ΔH for Sublimation
Ionization Enthalpies
Electron Affinities
Bond Enthalpies
THERMODYNAMICS (IV)
The Standard State for Chemical Reactions
Hess’s Law of Constant Heat Summation
Standard Enthalpies of Formation
Variation of ΔH with Temperature at Constant Pressure
THERMODYNAMICS (V)
Spontaneous Processes
Entropy (S)
ΔS for the Isothermal Expansion of an Ideal Gas
ΔS for a Constant Pressure Heating or Cooling Process
ΔS for a Constant Volume Heating or Cooling Process
ΔS for a Reversible Phase Change
Whenever a Real Process Takes Place ΔSuniv Increases
Trouton’s Rule
THERMODYNAMICS (VI)
Absolute Entropies and the Third Law of Thermodynamics
Dealing With Phase Transitions
Entropy Changes for Chemical Reactions
THERMODYNAMICS (VII)
Gibbs Free Energy (G)
Gibbs Free Energy Changes, "Other" Work, and Spontaneity
Evaluation of ΔGT,P
ΔG° for a Chemical Reaction
Thermodynamic Stability
CHEMICAL EQUILIBRIUM (I)
Equilibrium Constants
The Reaction Quotient (Q) and Relative Activities (ai)
Formulation of Equilibrium Constants
Molar Free Energies
ΔGR for Chemical Reactions
CHEMICAL EQUILIBRIUM (II)
Calculations Using Thermodynamic Equilibrium Constants
Effect of Catalyst on K
Effect of Temperature on K
Effect of Pressure on K
PHASE EQUILIBRIUM (I)
Phase Change and Gibbs Free Energy
Phase Diagram for a Single Pure Substance
The Phase Rule
PHASE EQUILIBRIUM (II)
Phase Diagram for CO2
Phase Diagram for Water
The Clapeyron Equation
Phase Diagram for Carbon
Phase Diagram for Helium
The Clausius-Clapeyron Equation
MIXTURES
Expressions for Concentration
Partial Molar Volumes
The Chemical Potential (μ)
The Chemical Potential of a Component in an Ideal Gas Mixture
More About Activities
Ideal Liquid Solutions of Volatile Solutes: Raoult’s Law
Ideal Liquid Solutions of Non-Volatile Solutes
Ideal Liquid Solutions of Two Volatile Liquids
Real (Non-Ideal) Solutions
Chemical Potential and Solvent Activity
Ideal Dilute Solutions of Volatile Solutes: Henry’s Law
The Solubility of Gases
Distillation
The Lever Rule
Liquid-Liquid Phase Diagrams
Liquid-Solid Phase Diagrams
Compound Formation
COLLIGATIVE PROPERTIES
Colligative Properties
Vapor Pressure Depression
Boiling Point Elevation and Freezing Point Depression
Osmotic Pressure
IONIC EQUILIBRIUM
Ionic Equilibrium
Activities of Dissolved Species in Solution
Activities and Activity Coefficients of Electrolytes in Solution
Acids and Bases: The Brønsted–Lowry Concept
The Self-Dissociation of Water
Neutral Solutions
ACID AND BASE DISSOCIATION
Acid Dissociation Constants, Ka
Dissociation of a Weak Acid
Polyprotic Acid Calculation: Charge and Mass Balances
Simplified Approach
BASES AND THEIR SALTS
Weak Bases: B or BOH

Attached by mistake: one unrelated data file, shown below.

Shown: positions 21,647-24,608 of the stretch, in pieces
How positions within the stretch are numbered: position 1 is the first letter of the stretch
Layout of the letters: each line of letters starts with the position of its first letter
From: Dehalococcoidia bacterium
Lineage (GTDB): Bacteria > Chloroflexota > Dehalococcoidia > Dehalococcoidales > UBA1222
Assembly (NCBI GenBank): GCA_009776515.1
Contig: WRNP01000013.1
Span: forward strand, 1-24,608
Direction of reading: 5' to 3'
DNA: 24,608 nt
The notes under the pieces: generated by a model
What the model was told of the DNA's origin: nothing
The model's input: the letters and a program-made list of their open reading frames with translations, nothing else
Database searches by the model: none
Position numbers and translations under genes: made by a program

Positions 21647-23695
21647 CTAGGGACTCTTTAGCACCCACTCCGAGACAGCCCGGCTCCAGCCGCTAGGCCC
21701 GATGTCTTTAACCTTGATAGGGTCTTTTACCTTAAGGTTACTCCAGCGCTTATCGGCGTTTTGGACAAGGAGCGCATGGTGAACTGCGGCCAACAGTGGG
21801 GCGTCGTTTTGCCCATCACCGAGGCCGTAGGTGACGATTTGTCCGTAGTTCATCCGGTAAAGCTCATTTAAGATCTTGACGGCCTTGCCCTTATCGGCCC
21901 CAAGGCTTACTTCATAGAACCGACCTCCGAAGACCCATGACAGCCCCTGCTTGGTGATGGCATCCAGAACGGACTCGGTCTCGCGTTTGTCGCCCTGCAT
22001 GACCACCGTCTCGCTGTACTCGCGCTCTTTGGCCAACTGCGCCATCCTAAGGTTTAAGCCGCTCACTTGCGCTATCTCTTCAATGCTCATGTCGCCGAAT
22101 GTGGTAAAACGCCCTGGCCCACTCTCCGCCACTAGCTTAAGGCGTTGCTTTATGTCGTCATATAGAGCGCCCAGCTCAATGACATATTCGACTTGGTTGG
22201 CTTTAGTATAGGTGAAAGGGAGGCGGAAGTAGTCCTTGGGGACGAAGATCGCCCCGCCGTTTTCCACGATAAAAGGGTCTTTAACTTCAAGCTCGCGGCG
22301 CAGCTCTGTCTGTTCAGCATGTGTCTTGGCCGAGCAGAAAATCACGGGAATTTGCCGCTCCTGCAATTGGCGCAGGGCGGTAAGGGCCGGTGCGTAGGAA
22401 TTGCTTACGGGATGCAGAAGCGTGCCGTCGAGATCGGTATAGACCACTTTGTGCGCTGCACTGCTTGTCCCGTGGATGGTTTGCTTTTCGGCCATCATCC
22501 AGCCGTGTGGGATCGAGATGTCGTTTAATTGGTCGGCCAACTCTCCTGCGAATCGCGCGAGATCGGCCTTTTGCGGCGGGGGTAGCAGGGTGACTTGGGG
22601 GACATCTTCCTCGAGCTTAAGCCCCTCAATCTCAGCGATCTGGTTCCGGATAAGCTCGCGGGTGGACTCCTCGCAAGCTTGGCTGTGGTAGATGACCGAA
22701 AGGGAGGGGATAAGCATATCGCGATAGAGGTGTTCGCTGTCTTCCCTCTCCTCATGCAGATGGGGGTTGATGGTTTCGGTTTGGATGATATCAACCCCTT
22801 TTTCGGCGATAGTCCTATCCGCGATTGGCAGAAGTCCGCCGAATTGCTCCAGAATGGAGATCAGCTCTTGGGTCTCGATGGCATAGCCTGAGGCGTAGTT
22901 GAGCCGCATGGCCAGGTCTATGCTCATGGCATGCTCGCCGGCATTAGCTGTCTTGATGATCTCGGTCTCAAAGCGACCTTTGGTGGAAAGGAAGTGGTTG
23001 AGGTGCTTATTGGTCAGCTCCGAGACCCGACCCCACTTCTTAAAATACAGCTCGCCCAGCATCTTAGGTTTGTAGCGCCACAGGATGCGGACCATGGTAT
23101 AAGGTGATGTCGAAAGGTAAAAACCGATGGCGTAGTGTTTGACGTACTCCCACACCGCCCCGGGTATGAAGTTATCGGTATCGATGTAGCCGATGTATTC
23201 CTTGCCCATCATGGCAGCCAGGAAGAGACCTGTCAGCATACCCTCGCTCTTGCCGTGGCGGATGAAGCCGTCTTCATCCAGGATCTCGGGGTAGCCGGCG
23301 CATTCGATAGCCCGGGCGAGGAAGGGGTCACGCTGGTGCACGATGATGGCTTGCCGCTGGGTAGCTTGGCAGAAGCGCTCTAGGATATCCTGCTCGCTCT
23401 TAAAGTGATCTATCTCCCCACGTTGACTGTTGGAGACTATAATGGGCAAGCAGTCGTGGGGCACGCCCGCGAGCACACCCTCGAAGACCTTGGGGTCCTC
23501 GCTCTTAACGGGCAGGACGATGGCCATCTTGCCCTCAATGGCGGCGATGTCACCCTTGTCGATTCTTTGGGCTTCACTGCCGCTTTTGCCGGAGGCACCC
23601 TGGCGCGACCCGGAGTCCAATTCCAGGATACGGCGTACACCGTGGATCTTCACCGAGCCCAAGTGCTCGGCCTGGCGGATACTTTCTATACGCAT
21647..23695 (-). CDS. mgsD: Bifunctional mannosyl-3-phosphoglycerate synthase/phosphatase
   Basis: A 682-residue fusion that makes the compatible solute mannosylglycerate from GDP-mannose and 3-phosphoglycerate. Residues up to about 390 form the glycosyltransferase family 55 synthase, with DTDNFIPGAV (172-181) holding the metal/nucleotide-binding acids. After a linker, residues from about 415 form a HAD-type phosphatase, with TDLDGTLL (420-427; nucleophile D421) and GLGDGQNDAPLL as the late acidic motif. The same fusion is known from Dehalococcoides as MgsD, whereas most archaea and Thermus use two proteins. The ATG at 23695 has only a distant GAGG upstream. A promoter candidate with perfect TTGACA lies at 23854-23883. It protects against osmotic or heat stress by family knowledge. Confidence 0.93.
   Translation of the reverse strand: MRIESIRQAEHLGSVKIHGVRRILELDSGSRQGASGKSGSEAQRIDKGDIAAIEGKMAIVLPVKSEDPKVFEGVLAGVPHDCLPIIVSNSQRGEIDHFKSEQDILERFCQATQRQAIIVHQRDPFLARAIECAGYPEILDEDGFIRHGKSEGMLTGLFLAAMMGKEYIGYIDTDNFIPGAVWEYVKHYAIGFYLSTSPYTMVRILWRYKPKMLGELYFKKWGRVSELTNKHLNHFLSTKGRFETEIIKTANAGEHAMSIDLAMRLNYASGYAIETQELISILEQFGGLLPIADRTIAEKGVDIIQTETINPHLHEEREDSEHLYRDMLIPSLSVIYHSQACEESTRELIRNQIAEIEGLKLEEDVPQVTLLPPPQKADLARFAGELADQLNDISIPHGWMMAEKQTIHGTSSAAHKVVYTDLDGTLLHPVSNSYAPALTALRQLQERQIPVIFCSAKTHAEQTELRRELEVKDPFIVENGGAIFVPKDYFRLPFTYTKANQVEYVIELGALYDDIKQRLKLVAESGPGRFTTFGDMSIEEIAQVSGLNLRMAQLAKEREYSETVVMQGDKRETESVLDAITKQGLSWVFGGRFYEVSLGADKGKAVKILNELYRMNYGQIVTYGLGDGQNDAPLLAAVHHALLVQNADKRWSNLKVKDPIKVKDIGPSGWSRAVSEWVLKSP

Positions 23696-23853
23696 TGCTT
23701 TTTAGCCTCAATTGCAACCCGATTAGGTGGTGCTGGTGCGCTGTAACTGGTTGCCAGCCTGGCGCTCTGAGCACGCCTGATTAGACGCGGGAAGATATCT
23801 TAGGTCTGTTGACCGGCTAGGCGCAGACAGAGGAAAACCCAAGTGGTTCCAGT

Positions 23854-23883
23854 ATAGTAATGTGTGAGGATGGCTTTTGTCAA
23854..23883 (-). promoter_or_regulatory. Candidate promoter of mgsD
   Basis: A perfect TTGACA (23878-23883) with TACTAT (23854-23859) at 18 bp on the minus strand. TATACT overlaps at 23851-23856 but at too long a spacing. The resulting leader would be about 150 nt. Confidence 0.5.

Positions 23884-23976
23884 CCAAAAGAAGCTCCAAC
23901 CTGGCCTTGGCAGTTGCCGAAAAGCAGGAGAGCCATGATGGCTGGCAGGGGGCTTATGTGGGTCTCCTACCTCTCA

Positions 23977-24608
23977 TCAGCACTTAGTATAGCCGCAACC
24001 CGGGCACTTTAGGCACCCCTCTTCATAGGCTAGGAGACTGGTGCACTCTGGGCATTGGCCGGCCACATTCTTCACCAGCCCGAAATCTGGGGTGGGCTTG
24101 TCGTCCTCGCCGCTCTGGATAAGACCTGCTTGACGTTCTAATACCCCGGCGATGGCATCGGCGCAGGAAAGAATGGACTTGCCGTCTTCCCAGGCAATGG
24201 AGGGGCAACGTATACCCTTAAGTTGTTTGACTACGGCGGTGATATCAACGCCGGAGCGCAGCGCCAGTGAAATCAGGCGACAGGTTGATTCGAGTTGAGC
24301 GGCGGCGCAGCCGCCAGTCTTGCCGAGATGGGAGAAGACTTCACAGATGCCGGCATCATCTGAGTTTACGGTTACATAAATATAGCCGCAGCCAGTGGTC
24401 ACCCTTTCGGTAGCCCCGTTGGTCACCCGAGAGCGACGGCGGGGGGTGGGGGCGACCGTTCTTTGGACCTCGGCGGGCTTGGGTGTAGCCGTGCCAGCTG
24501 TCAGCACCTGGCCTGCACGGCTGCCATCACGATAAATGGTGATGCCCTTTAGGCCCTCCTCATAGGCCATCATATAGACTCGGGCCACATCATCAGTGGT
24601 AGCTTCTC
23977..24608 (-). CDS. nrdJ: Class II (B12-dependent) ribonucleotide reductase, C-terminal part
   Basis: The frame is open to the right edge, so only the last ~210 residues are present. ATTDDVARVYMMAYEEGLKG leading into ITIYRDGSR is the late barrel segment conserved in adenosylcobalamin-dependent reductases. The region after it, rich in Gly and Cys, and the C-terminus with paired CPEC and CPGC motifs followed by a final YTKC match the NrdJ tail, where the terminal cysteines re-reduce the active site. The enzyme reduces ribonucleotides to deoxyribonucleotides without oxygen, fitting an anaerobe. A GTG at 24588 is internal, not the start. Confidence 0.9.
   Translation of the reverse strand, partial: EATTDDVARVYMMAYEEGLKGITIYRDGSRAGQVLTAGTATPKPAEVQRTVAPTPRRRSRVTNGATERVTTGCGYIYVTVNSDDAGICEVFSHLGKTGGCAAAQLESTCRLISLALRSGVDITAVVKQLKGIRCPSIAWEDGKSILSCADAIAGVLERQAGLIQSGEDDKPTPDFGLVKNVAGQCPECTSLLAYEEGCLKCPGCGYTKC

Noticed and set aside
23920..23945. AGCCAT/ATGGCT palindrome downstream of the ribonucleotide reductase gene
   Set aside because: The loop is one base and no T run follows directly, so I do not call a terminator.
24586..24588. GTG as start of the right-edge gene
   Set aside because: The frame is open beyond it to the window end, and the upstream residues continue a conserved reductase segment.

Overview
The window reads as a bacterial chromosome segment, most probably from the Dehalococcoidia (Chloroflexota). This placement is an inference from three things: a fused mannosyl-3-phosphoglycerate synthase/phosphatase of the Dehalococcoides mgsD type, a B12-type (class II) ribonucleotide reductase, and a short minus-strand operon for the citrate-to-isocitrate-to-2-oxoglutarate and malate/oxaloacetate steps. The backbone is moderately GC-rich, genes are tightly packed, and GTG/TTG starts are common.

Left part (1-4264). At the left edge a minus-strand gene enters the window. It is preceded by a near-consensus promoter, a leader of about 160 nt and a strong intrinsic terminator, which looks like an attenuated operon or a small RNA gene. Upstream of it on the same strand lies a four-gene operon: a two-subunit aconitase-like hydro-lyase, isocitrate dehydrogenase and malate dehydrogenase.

The Salt of a Weak Acid: Hydrolysis
The Rigorous Method
The Salt of a Weak Base
Acid-Base Titrations
BUFFER SOLUTIONS
Buffer Solutions
Buffer of a Weak Acid and its Salt: HA + NaA
Rigorous Derivation: HA/NaA Buffer
Buffer of a Weak Base and Its Salt: BOH + BCl
Rigorous Expression for BOH/BCl Buffer
Acid-Base Indicators: HIn
SOLUBILITY EQUILIBRIA
Solubility Equilibria
Relationship Between KSP and Solubility for Different Salt Types
Activity Effects and Solubility
The Common Ion Effect
Salting In
Selective Precipitation
OXIDATION–REDUCTION REACTIONS
Oxidation–Reduction (Redox) Reactions
Rules for Assignment of Oxidation Numbers
Steps for Balancing Redox Reactions
ELECTROCHEMISTRY
Half-Reactions, Electrodes, and Electrochemical Cells
Electrical Work
Types of Cells
Liquid Junctions and Salt Bridges
Equilibrium Voltages
The Nernst Equation
Single Electrode Potentials
Calculation of Equilibrium Cell Voltages from Half-Cell Potentials
Equilibrium Constants from Cell Voltages
Thermodynamic Functions from Cell Voltages
Concentration Cells
CHEMICAL REACTION KINETICS
Rates of Reactions: Chemical Kinetics
Concentration Profiles
Expression of Reaction Rates
Differential Rate Laws
First Order Reactions
Half-Lives
Second Order Reactions
Zeroth Order Reactions
Experimental Determination of k, m, and n
Reaction Mechanisms
The Rate-Determining Step
Reaction Rates and Equilibrium
Reaction Intermediates
Effect of Temperature
Rates of Ionic Reactions
APPENDICES
Properties of the Elements
Thermodynamic Data for Selected Gases and Vapors
Thermodynamic Data for Selected Liquids
Thermodynamic Data for Selected Solids
Thermodynamic Data for Selected Aqueous Ions
Analytical Solution of a Cubic Equation
The Newton-Raphson Method
Understanding Basic Integration
Understanding Logarithms, Exponentials, and the Integral of 1/x
Standard Reduction Potentials
Answers to Exercises
Answers to Problems